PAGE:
Jeff Pitman's Survivor 36: Ghost Island recaps



How many hidden immunity idols and/or advantages in one season of Survivor is too many? Is it when you break double digits, with 10? (Note: Survivor: Heroes v. Healers v. Hustlers weighed in with a girthly nine idols and two advantages, for 11 total. Not counting Chrissy's final "advantage" won at the last immunity challenge, which turned out to be nothing of the sort.) How about when you get up to more than one per episode, around 14 or so? Is it a hundred? A thousand? Come on, that's crazy talk. They won't get anywhere near that until at least Survivor 40, or so.


But still, there must be some point at which Survivor becomes less a game where the key to longevity is creating social bonds and strategic partnerships (or winning a key challenge), and becomes more a matter of wandering off into the jungle and grabbing an idol.


Here, we will attempt to answer this question with numbers. Well, numbers and letters. You can't write words without letters. Unless you're communicating in binary, in which case, you'd probably be a robot. You're not a robot, are you?


Wait, don't answer that. After seeing the ratio of Google bot scrapes to unique page views on this site... let's just say, chances are, you are a robot. But let's try to move past that.


As a probable robot, you'll likely enjoy a nice, fancy graph, won't you? Well, either way here is one:


Idol creep


So... as you can see, there's been a *bit* of an uptick in total idols per season since they emerged, going from just two in Fiji and China, where idol rules evolved to their current format (ten years ago), to a whopping nine last season. In the pre-season interviews for Ghost Island (conducted after HvHvH had filmed, but before it aired), producers like Jeff Probst and Matt van Wagenen seemed a bit testy when asked about the avalanche of idols and advantages combining to take out Cirie in the (then just-aired) "Advantage-geddon" Final 6 Tribal Council from Game Changers. To their credit, they are correct in that most of that was due to Tai and Troyzan having hoarded pre-merge idols until then, plus the legacy advantage. Presumably, they would also point out that "much" of the many HvHvH idol count came from people playing then re-finding idols (Joe once, Ben twice). Which is mostly accurate.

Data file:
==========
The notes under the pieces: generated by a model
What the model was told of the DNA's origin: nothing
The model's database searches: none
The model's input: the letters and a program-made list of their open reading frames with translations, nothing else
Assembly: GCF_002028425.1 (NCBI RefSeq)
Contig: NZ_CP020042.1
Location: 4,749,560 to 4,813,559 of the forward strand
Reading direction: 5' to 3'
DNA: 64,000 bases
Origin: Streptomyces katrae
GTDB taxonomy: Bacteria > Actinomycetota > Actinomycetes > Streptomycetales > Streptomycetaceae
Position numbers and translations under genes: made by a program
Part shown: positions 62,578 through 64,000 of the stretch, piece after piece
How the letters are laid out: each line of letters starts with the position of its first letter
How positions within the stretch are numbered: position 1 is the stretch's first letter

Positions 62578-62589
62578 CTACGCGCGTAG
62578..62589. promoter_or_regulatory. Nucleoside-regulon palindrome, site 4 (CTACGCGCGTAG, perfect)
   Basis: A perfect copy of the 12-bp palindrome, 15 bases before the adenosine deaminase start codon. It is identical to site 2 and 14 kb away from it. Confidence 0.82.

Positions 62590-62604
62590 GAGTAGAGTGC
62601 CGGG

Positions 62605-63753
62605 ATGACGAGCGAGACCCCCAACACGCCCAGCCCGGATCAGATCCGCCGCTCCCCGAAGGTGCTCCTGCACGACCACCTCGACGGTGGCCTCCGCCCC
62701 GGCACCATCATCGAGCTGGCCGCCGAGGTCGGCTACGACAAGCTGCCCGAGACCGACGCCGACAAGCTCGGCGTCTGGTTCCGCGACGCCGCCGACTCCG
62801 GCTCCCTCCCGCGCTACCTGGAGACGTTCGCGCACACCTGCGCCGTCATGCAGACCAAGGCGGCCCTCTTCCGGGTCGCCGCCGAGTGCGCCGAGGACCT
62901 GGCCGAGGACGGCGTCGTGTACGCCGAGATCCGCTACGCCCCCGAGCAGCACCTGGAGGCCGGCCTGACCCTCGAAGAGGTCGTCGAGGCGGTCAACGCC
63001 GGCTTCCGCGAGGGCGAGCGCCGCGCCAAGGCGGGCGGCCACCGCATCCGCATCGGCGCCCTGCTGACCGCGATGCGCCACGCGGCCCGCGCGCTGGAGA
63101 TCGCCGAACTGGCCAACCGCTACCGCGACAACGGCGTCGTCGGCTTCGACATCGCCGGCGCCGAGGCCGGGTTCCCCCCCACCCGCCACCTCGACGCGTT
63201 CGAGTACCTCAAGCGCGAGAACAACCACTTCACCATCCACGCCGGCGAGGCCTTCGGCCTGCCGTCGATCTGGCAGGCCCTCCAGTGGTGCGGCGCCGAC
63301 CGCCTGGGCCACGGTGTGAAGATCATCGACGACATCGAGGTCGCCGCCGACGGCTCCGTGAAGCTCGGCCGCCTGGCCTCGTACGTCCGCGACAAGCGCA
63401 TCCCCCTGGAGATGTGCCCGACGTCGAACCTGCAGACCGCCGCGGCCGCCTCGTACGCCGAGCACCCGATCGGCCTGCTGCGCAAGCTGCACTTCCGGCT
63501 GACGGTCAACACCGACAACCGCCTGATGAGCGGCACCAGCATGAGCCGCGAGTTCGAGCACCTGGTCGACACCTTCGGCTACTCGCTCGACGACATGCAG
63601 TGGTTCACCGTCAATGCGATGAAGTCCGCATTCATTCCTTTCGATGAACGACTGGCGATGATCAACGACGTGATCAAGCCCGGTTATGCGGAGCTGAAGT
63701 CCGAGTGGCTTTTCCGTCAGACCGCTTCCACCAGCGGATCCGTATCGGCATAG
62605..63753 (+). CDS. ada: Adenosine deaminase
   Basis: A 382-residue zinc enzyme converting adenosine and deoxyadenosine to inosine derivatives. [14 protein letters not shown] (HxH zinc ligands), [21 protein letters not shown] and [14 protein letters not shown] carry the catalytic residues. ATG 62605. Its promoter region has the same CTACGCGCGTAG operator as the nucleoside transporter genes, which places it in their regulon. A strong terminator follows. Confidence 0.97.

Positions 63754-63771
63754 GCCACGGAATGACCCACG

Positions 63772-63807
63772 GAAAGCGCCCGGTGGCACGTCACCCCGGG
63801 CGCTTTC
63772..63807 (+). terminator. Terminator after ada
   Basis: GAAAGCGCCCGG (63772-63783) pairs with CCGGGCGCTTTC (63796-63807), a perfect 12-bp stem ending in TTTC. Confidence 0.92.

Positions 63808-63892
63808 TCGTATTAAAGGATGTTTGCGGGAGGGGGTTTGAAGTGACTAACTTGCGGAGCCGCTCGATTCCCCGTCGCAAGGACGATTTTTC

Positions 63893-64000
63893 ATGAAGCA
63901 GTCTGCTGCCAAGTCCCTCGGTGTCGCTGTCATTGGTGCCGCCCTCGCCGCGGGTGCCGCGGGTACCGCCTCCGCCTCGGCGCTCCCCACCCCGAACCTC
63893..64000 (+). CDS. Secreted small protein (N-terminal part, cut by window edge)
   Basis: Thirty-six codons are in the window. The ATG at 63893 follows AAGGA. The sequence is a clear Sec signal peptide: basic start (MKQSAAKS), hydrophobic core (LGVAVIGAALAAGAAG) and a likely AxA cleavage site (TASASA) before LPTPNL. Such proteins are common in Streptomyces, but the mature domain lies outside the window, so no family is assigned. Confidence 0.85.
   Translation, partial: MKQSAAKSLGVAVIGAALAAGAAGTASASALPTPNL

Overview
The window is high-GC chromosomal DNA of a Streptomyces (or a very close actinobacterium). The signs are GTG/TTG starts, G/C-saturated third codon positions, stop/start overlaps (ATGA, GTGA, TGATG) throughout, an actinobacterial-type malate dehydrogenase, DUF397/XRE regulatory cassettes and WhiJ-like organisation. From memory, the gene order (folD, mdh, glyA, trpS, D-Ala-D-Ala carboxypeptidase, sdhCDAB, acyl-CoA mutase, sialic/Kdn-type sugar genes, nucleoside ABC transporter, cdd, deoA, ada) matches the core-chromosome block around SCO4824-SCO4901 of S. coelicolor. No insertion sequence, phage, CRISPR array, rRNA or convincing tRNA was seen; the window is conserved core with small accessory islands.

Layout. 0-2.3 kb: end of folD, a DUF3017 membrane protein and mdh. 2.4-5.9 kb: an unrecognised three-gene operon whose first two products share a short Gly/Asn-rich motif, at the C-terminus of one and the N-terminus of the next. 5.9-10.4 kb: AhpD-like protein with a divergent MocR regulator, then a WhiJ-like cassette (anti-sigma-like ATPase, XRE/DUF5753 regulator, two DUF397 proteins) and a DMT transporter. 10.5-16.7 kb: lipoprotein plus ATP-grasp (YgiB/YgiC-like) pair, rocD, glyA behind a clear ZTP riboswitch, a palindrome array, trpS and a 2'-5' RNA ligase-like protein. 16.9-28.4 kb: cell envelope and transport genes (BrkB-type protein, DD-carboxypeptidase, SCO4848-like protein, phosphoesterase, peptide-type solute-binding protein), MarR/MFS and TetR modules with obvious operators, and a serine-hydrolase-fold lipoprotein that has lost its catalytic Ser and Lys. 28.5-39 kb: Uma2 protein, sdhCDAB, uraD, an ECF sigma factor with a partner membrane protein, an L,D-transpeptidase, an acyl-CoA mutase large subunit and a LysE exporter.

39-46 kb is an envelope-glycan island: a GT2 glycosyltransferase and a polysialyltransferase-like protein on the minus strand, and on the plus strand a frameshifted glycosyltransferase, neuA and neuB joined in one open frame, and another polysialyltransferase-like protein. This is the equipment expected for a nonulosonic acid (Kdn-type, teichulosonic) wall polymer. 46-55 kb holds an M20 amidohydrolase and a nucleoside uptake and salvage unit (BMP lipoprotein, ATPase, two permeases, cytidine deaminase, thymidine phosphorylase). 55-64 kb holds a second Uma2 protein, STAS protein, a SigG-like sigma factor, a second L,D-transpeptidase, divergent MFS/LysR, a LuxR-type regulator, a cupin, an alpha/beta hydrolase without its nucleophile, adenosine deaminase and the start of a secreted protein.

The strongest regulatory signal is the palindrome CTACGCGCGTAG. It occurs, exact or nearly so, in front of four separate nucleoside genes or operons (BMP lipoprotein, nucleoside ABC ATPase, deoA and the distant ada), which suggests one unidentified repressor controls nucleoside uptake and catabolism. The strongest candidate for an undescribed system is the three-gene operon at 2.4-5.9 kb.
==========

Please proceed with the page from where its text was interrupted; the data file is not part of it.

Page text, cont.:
While idol-playing rules have stayed pretty much the same since Fiji and China, idol-hiding norms have evolved quite a bit. And by evolved, we mean "have ballooned out, like a tumor." For instance, way back in season 15, there was an idol in each original camp, and with only two tribes, that meant two idols. Also, in those olden days, idols were generally held onto, unplayed, for long periods of time, and because producers probably worried that at some late point in the game (final six, just as a completely random example), too many hoarded idols might create a situation where everyone, or all but one person, was immune, no more were hidden once both were found. Obviously, losing someone under a flurry of idols would be terrible, and something the show should never allow to happen.